A Major Breakthrough
A major innovation in communication technology made by the establishment during the Second World War was the introduction of the Wireless No 10 Set (shown here). A project for a centimetre wavelength single-channel radio relay was started in 1941/42 but this was dropped because radar techniques were able to provide a multi-channel system.
Collaboration with ADRDE at Malvern produced a final version and sets were made available for the invasion of Europe called Operation 'Overlord'. The set s were such an effective means of communication that they were used by Lord Montgomery in the invasion of Europe. The sets weredeployed so successfully that Lord Montgomery concluded in a letter he wrote after the war: "By using a chain of No. 10 Set Stations, I was able to maintain my tactical HQ as far forward as I did and still have contact with London. The value of being able to retain personal contact over my Armies in these circumstances cannot be overestimated."
Improved components suitable for the most adverse weather conditions were developed and greater reliability for the whole range of wireless sets Nos 18, 19, 22, 38 and 62 was achieved. Mobile warfare demanded mobile exchanges and the transfer of trunk routes to radio links. Pioneer work was carried out on carrier telephony on radio links and for long distance links the 5UCO, an electronic device for the immediate encryption of teleprinter messages was developed. The crystal section made quartz crystals for many special operational requirements as well as in-house developments.
Frequency Modulation and VHF for army applications was investigated and experimental sets (No X32) were constructed to be capable of quickly switching from AM to FM and from VHF to UHF, so that four separate conditions could be investigated. As a result FM was adopted for the VHF band.
To cater for the increased mobility of signal units during the war, SRDE had to devise and test the installation of wireless sets in vehicles of all types and the No 19 Set was used in different arrangements. The Establishment was chiefly instrumental in the design and manufacture of the signals installation in the US "White Scout Car" which was made available for the British operational intelligence ("Phantom") units in "Overlord". Mine detection was a responsibility of the Establishment and which was helped when the Radio Laboratories of the Polish Research Institute came to SRDE. The Institute had developed a successful equipment for the detection of metallic mines and to complement these techniques research at SRDE in the 1950s was directed into the nuclear magnetic resonance imaging of “non-metallic mines” with plastic cases.
SRDE prepared for the future
The end of the Second World War was a time of great activity for the Establishment. The staff included a high proportion of young people whose University careers had been either shortened or altered. The problem for the Establishment was to recruit the numbers to match the workload caused by applying its new ideas developed for specific equipments and a programme of work on the exploration of new techniques and devices for the army of the future.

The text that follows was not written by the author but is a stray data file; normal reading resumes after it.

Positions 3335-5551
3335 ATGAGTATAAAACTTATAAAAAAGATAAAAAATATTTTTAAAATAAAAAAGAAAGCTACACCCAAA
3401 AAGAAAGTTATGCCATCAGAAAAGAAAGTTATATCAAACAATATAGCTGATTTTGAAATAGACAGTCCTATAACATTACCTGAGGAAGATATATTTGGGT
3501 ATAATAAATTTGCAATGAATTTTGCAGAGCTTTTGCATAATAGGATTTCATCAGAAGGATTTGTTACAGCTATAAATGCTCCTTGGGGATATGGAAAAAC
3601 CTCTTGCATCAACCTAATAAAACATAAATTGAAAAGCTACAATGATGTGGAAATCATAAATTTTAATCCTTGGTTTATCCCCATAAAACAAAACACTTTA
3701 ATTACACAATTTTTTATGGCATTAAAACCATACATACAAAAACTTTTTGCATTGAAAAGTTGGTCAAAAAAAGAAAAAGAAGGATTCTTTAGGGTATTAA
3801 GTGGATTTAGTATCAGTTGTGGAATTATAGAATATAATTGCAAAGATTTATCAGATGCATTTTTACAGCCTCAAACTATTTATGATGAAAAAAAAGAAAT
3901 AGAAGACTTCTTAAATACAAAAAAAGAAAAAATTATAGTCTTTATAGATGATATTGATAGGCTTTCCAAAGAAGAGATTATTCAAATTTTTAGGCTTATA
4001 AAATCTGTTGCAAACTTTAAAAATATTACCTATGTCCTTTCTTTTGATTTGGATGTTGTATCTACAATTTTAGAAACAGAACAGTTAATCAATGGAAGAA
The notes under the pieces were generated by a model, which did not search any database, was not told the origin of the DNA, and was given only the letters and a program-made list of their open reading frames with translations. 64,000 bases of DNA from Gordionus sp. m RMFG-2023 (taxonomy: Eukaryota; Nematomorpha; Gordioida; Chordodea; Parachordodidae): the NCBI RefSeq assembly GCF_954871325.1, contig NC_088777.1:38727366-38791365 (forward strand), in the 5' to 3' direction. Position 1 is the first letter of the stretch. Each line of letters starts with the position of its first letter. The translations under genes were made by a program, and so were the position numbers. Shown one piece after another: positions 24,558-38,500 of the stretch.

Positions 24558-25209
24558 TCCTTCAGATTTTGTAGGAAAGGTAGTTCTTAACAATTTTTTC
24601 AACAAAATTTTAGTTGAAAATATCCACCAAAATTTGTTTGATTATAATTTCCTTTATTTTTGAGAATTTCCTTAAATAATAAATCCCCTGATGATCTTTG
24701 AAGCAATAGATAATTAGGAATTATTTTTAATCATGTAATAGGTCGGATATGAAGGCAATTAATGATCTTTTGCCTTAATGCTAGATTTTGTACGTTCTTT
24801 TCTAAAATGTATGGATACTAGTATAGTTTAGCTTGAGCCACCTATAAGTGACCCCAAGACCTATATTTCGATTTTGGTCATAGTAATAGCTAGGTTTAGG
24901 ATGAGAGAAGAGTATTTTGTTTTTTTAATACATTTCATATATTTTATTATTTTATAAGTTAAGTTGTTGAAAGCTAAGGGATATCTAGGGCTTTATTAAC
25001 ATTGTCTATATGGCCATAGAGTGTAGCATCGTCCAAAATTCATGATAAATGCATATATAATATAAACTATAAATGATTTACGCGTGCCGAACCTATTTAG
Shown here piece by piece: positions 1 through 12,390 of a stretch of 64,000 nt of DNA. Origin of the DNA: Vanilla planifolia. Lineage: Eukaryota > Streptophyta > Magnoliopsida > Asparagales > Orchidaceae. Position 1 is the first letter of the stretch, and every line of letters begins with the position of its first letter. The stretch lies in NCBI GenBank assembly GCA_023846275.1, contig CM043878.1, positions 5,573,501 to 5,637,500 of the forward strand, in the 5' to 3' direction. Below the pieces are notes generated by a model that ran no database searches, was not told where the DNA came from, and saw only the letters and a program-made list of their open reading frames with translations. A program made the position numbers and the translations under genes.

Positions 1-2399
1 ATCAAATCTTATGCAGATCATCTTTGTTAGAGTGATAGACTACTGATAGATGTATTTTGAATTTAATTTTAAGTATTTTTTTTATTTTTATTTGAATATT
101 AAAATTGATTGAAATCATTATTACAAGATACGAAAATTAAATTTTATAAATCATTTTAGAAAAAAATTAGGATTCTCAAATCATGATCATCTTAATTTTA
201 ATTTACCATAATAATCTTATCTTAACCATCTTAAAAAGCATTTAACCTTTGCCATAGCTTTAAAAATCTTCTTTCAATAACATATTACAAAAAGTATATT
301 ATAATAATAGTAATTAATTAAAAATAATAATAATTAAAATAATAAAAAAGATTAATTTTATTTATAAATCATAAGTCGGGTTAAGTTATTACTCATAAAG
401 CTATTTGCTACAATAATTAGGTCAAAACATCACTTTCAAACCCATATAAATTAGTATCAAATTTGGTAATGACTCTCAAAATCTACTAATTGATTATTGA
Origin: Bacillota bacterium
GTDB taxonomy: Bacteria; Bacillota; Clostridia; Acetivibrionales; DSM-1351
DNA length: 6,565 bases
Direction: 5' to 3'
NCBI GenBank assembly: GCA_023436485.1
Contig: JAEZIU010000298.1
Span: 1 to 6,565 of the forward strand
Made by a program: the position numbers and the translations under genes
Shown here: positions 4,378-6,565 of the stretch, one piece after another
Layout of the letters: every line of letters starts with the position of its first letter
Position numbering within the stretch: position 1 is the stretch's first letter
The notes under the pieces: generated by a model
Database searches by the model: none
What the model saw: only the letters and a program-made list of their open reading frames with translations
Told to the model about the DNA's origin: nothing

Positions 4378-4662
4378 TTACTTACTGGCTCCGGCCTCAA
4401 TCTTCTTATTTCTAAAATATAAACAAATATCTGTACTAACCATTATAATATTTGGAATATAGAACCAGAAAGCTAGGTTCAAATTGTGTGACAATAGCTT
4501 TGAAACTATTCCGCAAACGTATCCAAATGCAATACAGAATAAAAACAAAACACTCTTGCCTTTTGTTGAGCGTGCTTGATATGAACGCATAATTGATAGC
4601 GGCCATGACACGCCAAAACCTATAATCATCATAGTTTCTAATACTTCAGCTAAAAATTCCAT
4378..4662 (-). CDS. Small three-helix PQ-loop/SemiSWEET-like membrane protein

One of the first results of the "new engineering" was the infantry pack-set, the VHF/FM No.88 Set and the "Larkspur" series, of radios which successively replaced the older Combat Radios. This new approach to the construction of equipment was consolidated by a series of specifications produced by Inter-Establishment and Inter-Deparmental collaboration. At the international level the standardisation and inter-operability of equipments was attained by various working parties and many of the meetings were held at SRDE.
The Establishment was split into two sites, the Research Divison located on the cliffs at Steamer Point overlooking the beach and the Development and Engineering Divisions were located at Somerford. Steamer Point had been acquired for the development of Coast Defence Radars but in 1942 the radar establishments at Christchurch and at Swanage (Telecommunications Research Establishment) were judged to be too vulnerable to commando raids and were moved to Malvern.
In 1942 the name of the Establishment became Signals Research and Development Establishment headed by a Chief Superintendent. After 1956 the post was changed to the Director of the Establishment. Initially the staff were recruited from various sources including industry, other departments and the War Office. In 1946 the staff was assimilated into the Barlow system - Scientific, Experimental and Assistant (Scientific) with a minority into the works group Engineers and Engineering Technical. The Fulton Report (1968) was implemented and the professional staff were called either "Scientific Officers" or "Professional and Technology Officers".
I am indebted to Dr.E.Gwynne Jones for some historical material and photographs taken from his notes published in the booklet SRDE 1903-1973 produced by Main Titles Ltd. and MOD PR (PE) Crown Copyright Controller HMSO London 1975 and Printed in England for Her Majesty's Stationary Office by The Curwen Press Ltd. London Dd. 20818 12.75.
In web pages constructed by Barrie Wells, firstname.lastname@example.org, historical information is given about SRDE including Steamer Point,the Bure homage Estate and its Manor House which was used as the barracks for the military attached to SRDE and also the Main Establishment at Somerford. A short account is also given of the purchase of the Somerford Site by Siemens after SRDE was transferred to RRE Malvern in 1980, and then later by British Aerospace.
The three establishments (SERL) Services Electronics Research Laboratory,
(RRE) Royal Radar Establishment and (SRDE) Signals Research and Development Establishment were
amalgamated at a ceremony in Malvern attended by the Queen to form (RSRE) Royal Signals and